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Ann Intern Med . Major Update: Remdesivir for Adults With COVID-19 : A Living Systematic Review and Meta-analysis for the American College of Physicians Practice Points

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  • Ann Intern Med . Major Update: Remdesivir for Adults With COVID-19 : A Living Systematic Review and Meta-analysis for the American College of Physicians Practice Points


    Ann Intern Med


    . 2021 Feb 9.
    doi: 10.7326/M20-8148. Online ahead of print.
    Major Update: Remdesivir for Adults With COVID-19 : A Living Systematic Review and Meta-analysis for the American College of Physicians Practice Points


    Anjum S Kaka 1 , Roderick MacDonald 2 , Nancy Greer 2 , Kathryn Vela 3 , Wei Duan-Porter 1 , Adam Obley 3 , Timothy J Wilt 1



    Affiliations

    Abstract

    Background: Remdesivir is being studied and used for treatment of coronavirus disease 2019 (COVID-19).
    Purpose: To update a previous review of remdesivir for adults with COVID-19, including new meta-analyses of patients with COVID-19 of any severity compared with control.
    Data sources: Several sources from 1 January 2020 through 7 December 2020.
    Study selection: English-language, randomized controlled trials (RCTs) of remdesivir for COVID-19. New evidence is incorporated by using living review methods.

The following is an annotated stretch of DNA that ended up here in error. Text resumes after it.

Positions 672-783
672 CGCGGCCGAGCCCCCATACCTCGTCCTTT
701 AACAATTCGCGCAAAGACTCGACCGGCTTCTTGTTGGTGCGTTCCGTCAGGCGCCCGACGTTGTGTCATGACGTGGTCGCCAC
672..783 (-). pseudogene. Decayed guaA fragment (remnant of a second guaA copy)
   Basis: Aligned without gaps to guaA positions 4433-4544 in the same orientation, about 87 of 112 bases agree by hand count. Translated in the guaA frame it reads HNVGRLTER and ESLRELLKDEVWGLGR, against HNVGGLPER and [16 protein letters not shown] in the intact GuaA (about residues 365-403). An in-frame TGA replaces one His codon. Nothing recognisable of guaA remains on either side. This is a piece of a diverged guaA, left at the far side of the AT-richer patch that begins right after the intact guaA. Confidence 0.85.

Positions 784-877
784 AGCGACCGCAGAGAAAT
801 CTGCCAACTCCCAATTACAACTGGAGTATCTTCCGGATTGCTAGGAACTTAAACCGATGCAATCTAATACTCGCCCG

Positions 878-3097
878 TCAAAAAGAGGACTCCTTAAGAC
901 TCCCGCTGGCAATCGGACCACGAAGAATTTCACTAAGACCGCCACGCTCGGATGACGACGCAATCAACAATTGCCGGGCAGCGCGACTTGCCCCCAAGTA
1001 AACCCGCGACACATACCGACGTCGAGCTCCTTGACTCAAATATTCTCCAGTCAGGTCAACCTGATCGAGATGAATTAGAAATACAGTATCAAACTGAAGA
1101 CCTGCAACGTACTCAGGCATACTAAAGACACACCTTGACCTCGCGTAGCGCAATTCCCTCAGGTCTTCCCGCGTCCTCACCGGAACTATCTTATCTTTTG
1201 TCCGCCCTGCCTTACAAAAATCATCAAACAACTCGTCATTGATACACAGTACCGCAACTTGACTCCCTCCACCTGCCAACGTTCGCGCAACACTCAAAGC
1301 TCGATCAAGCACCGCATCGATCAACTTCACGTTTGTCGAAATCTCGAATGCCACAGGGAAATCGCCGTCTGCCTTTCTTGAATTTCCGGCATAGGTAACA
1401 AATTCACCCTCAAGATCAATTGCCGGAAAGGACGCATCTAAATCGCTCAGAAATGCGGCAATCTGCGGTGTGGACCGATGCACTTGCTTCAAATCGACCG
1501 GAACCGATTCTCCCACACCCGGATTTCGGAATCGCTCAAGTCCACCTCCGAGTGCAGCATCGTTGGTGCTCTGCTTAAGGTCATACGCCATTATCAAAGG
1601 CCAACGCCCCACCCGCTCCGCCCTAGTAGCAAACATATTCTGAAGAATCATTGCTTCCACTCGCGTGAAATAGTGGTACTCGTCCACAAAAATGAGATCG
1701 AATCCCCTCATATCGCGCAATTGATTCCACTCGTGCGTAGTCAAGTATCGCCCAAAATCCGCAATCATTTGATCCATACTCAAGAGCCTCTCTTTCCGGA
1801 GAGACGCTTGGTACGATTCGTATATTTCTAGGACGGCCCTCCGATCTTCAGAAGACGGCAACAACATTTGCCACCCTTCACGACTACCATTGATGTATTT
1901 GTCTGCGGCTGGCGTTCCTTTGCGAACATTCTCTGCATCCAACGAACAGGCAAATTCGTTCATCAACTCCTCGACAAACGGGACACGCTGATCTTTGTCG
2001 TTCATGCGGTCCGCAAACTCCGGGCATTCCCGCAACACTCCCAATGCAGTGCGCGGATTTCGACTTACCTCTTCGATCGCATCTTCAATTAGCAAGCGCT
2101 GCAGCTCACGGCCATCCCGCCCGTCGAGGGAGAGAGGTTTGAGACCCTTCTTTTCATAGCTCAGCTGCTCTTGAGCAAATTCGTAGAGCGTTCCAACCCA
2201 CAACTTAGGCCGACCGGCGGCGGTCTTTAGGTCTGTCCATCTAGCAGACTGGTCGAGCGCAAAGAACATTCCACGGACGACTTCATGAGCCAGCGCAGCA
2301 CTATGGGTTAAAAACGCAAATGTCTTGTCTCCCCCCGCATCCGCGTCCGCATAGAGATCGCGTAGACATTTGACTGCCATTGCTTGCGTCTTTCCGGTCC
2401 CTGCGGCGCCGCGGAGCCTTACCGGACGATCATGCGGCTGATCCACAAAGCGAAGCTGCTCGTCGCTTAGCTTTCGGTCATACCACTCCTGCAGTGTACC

Data extraction: 1 reviewer abstracted data; a second reviewer verified the data. The Cochrane Risk of Bias Tool and GRADE (Grading of Recommendations Assessment, Development and Evaluation) method were used.
    Data synthesis: The update includes 5 RCTs, incorporating data from a new large RCT and the final results of a previous RCT. Compared with control, a 10-day course of remdesivir probably results in little to no reduction in mortality (risk ratio [RR], 0.93 [95% CI, 0.82 to 1.06]; 4 RCTs) but may result in a small reduction in the proportion of patients receiving mechanical ventilation (RR, 0.71 [CI, 0.56 to 0.90]; 3 RCTs). Remdesivir probably results in a moderate increase in the percentage of patients who recovered and a moderate decrease in serious adverse events and may result in a large reduction in time to recovery. Effect on hospital length of stay or percentage remaining hospitalized is mixed. Compared with a 10-day course for those not requiring ventilation at baseline, a 5-day course may reduce mortality, the need for ventilation, and serious adverse events while increasing the percentage of patients who recovered or clinically improved.
    Limitation: Summarizing findings was challenging because of varying disease severity definitions and outcomes.
    Conclusion: In hospitalized adults with COVID-19, remdesivir probably results in little to no mortality difference but probably improves the percentage recovered and reduces serious harms and may result in a small reduction in the proportion receiving ventilation. For patients not receiving ventilation, a 5-day course may provide greater benefits and fewer harms with lower drug costs than a 10-day course.
    Primary funding source: U.S. Department of Veterans Affairs.


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